Repeal and delay would be a disaster.

Repealing Obamacare Without Replacing It Is a Horrendous Idea, CBO Gently Reminds Republicans

Repealing Obamacare Without Replacing It Is a Horrendous Idea, CBO Gently Reminds Republicans

Moneybox
A blog about business and economics.
July 19 2017 6:44 PM

Repealing Obamacare Without Replacing It Is a Horrendous Idea, CBO Gently Reminds Republicans

USPOLITICSTRUMPHEALTH-CARE
Life's a Mitch and then you die.

AFP/Getty Images

After the Republican health care bill collapsed Monday night beneath the weight of the party's ideological incoherence, Senate Majority Leader Mitch McConnell announced a plan B. He would revive the bill to simply repeal most of Obamacare that the GOP Congress passed in 2015. Then his caucus could figure out a replacement for the law a few years down the line. It is unclear if that's still his strategy, since Republicans yet again appear to be franticly negotiating for that elusive grand compromise. But just in case, the Congressional Budget Office has offered up a gentle reminder of why repeal-and-delay is an absolutely horrendous course of action.

The big issue? Oh, just that it could cause the health insurance markets to collapse precipitously, leaving millions of Americans uninsured and nobody but Republicans to absorb the blame for any human wreckage. A major part of the problem is that the bill wouldn't actually repeal all of Obamacare—instead, it eliminates the law's Medicaid expansion and premium support subsidies, nixes the individual mandate to buy insurance, and rolls back the law's taxes. But it leaves in place all the regulations about what kinds of coverage insurers have to offer and who they have to sell to.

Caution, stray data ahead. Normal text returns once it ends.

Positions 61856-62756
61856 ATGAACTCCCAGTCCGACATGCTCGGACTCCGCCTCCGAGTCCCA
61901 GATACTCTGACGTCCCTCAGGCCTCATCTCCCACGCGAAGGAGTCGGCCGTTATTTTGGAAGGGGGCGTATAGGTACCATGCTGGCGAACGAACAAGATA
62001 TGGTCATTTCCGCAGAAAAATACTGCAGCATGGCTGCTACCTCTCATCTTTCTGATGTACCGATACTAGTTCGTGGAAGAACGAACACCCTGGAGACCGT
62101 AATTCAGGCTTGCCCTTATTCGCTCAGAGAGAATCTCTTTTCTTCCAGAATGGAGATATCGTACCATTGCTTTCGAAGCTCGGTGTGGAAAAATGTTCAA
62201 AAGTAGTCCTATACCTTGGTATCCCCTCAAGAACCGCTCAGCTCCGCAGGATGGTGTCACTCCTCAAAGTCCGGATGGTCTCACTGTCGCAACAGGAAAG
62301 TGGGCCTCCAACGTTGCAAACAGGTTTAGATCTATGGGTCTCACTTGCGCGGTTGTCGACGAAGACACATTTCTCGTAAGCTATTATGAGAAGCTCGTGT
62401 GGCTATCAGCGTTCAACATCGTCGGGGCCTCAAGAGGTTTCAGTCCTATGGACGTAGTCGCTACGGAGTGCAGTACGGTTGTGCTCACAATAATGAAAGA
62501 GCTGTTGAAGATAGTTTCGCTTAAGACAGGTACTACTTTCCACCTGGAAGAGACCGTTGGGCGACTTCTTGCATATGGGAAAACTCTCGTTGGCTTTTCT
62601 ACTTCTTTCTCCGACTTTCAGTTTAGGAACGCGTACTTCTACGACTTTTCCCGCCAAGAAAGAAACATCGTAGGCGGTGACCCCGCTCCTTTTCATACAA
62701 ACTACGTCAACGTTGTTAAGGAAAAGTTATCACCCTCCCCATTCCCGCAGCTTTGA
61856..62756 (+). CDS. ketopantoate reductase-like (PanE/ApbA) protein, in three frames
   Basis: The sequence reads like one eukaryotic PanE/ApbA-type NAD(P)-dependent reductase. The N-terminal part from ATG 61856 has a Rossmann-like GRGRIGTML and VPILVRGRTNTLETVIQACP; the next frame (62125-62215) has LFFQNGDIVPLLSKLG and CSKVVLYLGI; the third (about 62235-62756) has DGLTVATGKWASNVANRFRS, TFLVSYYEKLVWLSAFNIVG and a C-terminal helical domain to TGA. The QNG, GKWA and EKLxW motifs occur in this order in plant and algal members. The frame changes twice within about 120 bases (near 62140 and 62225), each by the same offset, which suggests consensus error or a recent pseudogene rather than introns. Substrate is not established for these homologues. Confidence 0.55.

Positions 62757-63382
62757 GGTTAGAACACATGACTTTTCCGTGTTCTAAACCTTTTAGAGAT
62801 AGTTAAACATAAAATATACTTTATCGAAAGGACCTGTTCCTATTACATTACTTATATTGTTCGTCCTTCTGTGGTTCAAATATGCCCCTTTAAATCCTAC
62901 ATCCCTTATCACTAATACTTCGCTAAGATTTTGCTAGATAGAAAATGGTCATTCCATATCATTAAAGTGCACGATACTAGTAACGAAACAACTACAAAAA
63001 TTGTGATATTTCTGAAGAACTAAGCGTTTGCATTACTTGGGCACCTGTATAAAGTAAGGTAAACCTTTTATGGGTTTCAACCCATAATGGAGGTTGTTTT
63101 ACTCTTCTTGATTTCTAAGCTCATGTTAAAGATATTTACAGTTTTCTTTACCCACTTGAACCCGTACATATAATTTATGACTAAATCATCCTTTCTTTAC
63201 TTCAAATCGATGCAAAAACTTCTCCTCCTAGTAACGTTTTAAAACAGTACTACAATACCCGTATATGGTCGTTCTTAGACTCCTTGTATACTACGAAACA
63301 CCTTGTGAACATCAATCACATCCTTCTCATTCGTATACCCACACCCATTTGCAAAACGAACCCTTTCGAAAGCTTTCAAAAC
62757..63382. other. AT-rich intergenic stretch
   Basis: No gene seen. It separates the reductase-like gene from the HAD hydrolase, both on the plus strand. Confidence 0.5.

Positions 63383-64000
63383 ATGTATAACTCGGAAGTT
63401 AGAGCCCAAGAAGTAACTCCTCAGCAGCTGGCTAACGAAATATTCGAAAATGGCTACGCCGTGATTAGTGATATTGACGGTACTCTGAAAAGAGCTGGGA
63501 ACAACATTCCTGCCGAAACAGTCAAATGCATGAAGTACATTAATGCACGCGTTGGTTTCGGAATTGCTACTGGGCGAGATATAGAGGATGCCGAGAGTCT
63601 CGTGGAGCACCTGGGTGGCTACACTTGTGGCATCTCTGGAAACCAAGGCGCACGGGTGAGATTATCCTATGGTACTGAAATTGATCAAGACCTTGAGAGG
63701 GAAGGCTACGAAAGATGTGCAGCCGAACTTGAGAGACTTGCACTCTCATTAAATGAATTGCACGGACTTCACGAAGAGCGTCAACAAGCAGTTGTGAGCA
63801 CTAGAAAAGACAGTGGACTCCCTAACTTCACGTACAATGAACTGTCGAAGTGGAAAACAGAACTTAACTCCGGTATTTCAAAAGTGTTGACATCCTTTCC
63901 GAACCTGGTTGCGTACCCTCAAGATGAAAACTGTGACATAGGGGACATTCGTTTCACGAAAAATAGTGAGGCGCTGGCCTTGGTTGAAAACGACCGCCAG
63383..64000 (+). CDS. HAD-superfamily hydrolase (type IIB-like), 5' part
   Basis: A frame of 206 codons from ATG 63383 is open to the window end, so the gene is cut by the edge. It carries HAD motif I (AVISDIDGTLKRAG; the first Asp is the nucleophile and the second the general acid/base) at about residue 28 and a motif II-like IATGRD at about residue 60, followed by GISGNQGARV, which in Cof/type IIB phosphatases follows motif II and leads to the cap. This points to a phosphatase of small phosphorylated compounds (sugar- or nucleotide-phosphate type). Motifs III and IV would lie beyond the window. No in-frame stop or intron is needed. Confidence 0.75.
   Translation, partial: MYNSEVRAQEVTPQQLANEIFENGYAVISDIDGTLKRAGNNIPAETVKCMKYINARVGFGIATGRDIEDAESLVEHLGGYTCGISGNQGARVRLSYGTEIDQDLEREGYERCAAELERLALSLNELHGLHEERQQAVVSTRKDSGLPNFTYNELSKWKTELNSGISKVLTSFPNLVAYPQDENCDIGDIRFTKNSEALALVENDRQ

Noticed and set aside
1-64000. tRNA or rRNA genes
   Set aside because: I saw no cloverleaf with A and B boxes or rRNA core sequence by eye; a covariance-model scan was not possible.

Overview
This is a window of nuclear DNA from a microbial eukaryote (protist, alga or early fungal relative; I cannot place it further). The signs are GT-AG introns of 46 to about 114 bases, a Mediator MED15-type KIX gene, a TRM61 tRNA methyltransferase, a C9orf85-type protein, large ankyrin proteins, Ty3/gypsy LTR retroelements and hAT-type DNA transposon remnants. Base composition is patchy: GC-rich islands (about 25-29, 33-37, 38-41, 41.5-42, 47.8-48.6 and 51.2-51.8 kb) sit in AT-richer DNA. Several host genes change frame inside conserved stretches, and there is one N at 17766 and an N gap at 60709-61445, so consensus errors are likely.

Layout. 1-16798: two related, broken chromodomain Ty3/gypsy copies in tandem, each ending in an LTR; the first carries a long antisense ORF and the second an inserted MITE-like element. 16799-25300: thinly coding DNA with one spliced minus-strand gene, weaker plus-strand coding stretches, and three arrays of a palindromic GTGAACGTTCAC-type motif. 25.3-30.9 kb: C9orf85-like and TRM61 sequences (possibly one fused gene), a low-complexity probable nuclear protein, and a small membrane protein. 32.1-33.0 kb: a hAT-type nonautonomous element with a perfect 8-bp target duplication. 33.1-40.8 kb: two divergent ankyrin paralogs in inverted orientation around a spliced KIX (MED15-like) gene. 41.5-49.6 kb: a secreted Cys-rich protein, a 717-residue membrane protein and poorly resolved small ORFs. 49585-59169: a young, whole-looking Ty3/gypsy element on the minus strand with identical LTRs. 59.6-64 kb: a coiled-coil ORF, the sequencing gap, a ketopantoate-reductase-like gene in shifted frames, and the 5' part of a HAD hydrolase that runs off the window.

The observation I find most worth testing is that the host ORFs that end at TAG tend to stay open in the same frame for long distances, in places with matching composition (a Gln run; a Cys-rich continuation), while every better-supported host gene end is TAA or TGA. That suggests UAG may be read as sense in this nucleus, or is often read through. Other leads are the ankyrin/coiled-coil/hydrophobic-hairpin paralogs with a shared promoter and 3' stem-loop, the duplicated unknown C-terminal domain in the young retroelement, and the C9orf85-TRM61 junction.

Advertisement

That, the CBO says, would destabilize much of the individual insurance market and set it up for an immediate death spiral of skyrocketing premiums, declining enrollment, and disappearing insurers. And quickly. By 2018, premiums would jump 25 percent; by 2020, when the Medicaid and premium subsidies would sunset, they'd be up by 50 percent. And then this:

In CBO and JCT’s estimation, under this legislation, about half of the nation’s population would live in areas having no insurer participating in the nongroup market in 2020 because of downward pressure on enrollment and upward pressure on premiums.

Meanwhile, moderate and conservative Republicans in Congress would probably still be sitting around arguing with each other about whether cancer patients should be forced to go busking to pay for chemo. Not exactly a good look heading into Election Day.

Jordan Weissmann is Slate’s senior business and economics correspondent.